Hey, it’d been awhile for the leader of the self-proclaimed “Young Money Family.”
The Pro Bowl wide receiver posed for the cameras alongside teammates Antonio Brown, Chris Rainey, Jerricho Cotchery and Ike Taylor while flashing a smile and cracking jokes, business as usual for one of the NFL’s fastest playmakers.
It was almost as if Wallace’s lengthy holdout – one that finally came to an end on Tuesday – never happened. Maybe because that’s the way Wallace prefers it.
“I’m not dwelling on the past,” Wallace said. “I have no regrets.”
He also still doesn’t have the long-term deal he covets.
Instead the 26-year-old will play under the one-year, $2.7 million tender offered by the Steelers and hope something lengthier gets worked out before the regular season begins next week. As a rule the Steelers don’t negotiate contracts during the season.
Wallace, who caught a career-high 72 passes for 1,193 yards and eight touchdowns last season, remains optimistic an agreement can be reached before Pittsburgh faces Denver on Sept. 9.
“This is the team that drafted me and it’s where I want to stay,” Wallace said. “I’m not really worried about down the road. I’m worried about playing football. … That was business. I’m not on that right now. I’m here to play football and that’s it.”
Even if Wallace won’t be able to actually practice until next week. Still, Wallace believes he’ll be ready to face the Broncos even if it means cram sessions getting up to speed on new offensive coordinator Todd Haley’s system.
“We have two weeks to the game,” Wallace said. “I’ve been working out. I’ve been really good conditioning. I don’t think that’s going to be a problem.”
Neither does quarterback Ben Roethlisberger, who kept in contact with Wallace during the holdout. The two have developed into one of the NFL’s best deep-passing combinations over the last three years, with Roethlisberger’s arm and Wallace’s blazing speed giving the Steelers an ability to stretch the field few teams can match.
While Roethlisberger allows there’s going to be a steep learning curve for Wallace, he’s eager to have Wallace back on the field.
“It’s kind of like your parents telling you you get a new car then it has to sit in the driveway because you don’t have any insurance,” Roethlisberger said. “Once you get that insurance, you get out and take it for a ride.”
Wallace spent a significant amount of time during his holdout working with trainers in Florida and refining his route-running looking to avoid another slump like the one he endured at the end of the 2011 season. He posted four 100-yard receiving games in the first seven weeks of the year but didn’t top 82 yards in any of Pittsburgh’s final nine games as defenses adjusted.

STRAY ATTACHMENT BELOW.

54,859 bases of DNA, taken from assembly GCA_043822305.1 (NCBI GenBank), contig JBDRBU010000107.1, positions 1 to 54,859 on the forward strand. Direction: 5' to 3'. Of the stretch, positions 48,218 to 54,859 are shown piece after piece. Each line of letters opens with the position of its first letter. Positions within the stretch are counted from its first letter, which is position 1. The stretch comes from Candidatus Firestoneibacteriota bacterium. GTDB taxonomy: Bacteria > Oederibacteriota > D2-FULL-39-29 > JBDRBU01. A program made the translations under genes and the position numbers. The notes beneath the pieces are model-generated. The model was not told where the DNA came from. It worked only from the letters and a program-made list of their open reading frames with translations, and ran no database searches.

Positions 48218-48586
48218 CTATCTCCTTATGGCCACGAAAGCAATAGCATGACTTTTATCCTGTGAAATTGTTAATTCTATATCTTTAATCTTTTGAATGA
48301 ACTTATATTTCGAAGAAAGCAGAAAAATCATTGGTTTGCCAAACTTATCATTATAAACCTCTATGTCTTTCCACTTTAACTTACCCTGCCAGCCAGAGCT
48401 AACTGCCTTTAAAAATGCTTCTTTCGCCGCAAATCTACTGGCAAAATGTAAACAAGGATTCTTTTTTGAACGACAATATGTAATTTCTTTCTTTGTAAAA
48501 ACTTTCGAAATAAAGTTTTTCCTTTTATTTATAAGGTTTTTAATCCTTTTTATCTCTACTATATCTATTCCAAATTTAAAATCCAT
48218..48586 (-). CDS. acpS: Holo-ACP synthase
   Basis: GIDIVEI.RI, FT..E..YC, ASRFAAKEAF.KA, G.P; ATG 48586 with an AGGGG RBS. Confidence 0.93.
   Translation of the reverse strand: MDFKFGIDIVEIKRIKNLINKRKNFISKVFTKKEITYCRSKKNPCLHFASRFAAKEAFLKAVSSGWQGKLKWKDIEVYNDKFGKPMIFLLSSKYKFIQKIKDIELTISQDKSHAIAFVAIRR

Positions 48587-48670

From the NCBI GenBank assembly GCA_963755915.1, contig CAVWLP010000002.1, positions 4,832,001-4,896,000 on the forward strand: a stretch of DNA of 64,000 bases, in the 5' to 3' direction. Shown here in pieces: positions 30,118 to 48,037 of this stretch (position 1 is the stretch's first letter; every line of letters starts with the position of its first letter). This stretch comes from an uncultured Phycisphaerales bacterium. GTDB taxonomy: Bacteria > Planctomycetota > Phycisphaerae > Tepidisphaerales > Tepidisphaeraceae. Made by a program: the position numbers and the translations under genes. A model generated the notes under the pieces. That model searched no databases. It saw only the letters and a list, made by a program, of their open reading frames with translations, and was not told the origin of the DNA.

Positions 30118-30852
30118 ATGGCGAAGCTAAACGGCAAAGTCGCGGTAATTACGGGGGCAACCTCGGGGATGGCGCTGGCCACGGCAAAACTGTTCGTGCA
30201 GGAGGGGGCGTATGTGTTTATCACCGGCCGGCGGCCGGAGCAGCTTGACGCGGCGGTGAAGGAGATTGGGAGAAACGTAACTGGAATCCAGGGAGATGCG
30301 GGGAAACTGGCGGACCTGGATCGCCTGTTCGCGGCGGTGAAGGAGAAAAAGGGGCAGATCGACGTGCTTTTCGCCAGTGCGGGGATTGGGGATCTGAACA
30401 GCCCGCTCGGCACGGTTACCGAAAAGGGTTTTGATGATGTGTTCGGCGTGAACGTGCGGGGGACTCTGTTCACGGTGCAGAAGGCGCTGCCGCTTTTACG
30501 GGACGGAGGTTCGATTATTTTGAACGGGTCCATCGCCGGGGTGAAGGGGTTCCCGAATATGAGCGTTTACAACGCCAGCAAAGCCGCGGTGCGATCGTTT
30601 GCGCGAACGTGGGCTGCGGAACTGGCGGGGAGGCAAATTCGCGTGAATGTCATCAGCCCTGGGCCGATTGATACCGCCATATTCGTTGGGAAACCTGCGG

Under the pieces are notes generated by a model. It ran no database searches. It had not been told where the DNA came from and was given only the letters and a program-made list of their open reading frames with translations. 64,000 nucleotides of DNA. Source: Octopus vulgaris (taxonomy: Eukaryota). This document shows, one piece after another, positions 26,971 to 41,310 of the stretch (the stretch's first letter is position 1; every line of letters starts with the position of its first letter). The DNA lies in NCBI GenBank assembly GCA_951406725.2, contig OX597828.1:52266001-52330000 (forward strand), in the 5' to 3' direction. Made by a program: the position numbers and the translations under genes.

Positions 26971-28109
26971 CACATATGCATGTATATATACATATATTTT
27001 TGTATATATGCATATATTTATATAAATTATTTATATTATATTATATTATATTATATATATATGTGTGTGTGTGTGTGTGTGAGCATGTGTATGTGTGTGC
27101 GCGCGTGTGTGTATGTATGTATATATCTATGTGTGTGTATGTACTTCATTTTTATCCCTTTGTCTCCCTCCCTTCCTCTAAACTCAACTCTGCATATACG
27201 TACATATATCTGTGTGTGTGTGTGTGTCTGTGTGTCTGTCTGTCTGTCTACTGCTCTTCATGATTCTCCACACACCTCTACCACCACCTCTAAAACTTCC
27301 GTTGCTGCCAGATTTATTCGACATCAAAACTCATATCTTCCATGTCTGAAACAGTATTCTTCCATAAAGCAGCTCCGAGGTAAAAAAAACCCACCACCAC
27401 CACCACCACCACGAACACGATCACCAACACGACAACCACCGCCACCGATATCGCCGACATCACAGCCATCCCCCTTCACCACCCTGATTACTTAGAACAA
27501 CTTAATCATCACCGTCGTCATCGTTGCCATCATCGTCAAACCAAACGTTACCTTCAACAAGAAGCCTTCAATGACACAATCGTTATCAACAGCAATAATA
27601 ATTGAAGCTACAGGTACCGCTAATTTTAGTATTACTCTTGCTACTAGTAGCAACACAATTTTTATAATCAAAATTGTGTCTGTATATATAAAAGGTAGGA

In his place, Antonio Brown developed into Roethlisberger’s most trusted target and signed a six-year, $42 million extension early in camp while Wallace waited for the phone to ring.
Don’t expect any sort of rivalry, however, between Brown and Wallace.
“A player like Mike is so explosive and gets so many things done,” Brown said. “You need a guy like that on your team. It’s amazing when you can get him lined up on the other side and you know what he is capable of. It’s a great thing to have him here.”
Wallace declined to get specific about what he accomplished by holding out and said only “my teammates need me” when asked why he decided to end it without resolving his contract situation.
“My teammates know what was going on,” Wallace said. “My coaches know, I kept in contact with them. So as long as they know, I really don’t care about anybody else.”
Though he’s had a copy of Haley’s playbook for weeks, Wallace knows there will be a breaking-in process. He felt he got a few “mental reps” watching his teammates go through drills in preparation for the preseason finale against Carolina on Thursday and huddled with receivers coach Scottie Montgomery when practice broke.
“I’m learning the plays,” he said. “Here I at least get to see it. At home I couldn’t see it ... I’ll be back on Monday hopefully and I’ll be ready to roll.”